Stewart pointed to an internal memo sent from Environment Canada to the federal minister in 2013. That memo explained that the climate action plan, which the U.S. released in 2013, included emission restrictions for methane gas fracking.

He said the constant claims that restrictions on energy emissions would hurt the industry are blown out of proportion.

Stewart said the restrictions requested by environmentalists and Opposition parties would only result in a cost of 20 to 90 cents per barrel to the oil and gas industry, which he said is nothing compared to the recent price drop leaving oil at about US$65 per barrel.

“You’ve had a lot worse happen and it hasn’t changed things that much,” Stewart said. “What’s the cost of doing nothing?”  [Tyee]

Related

Latest UN Climate Action Plan ‘Very Weak Indeed’   Leave a comment

Nick Fillmore, writing in TheTyee reports on the recent international conflab in Lima Peru. Filmore writes that:

The corporate sector was out in full force in Lima. Shell Oil was permitted to speak at the main session about its preferred way of fighting carbon emissions — carbon capture and storage (CCS), a still unproven technology. Another oil giant, Chevron, was permitted to sponsor side events inside the negotiations.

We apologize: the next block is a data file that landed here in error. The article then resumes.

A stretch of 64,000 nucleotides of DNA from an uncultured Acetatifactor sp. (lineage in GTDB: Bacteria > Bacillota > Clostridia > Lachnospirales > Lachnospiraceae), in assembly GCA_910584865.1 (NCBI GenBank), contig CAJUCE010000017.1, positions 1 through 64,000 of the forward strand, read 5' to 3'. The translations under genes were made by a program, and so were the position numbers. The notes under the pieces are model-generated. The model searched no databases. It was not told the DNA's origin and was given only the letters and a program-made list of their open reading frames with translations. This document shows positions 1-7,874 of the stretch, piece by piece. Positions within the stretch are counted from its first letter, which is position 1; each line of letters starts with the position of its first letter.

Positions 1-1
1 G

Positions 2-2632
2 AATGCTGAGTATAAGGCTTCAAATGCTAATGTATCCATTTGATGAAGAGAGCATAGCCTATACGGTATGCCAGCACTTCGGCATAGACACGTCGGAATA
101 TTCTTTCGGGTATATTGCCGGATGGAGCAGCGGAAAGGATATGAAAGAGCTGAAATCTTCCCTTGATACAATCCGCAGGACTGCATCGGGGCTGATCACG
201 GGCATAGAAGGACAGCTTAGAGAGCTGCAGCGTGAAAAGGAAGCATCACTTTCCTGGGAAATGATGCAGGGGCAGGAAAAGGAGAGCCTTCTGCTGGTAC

Meanwhile, 82 NGOs and one international NGO were unable to participate in any meaningful way because they had only observer status. The various drafts of the agreement were negotiated in secret, and anyone making a statement was kept to three minutes. No Canadian NGO participated at the conference.

PHOTO2.KerryandGore-600.jpg

Al Gore and John Kerry attended the Lima talks. UNclimatechange Flickr page.

NGOs had so little status in Lima that they needed approval from the UN concerning what slogans could be placed on their protest banners. Neither countries nor corporations were allowed to be named on the banners. A march by 10,000 protesters had no impact on the proceedings.

 All of Fillmore’s report can be found at:http://thetyee.ca/Opinion/2014/12/16/UN-Climate-Action-Plan-Very-Weak/?utm_source=daily&utm_medium=email&utm_campaign=161214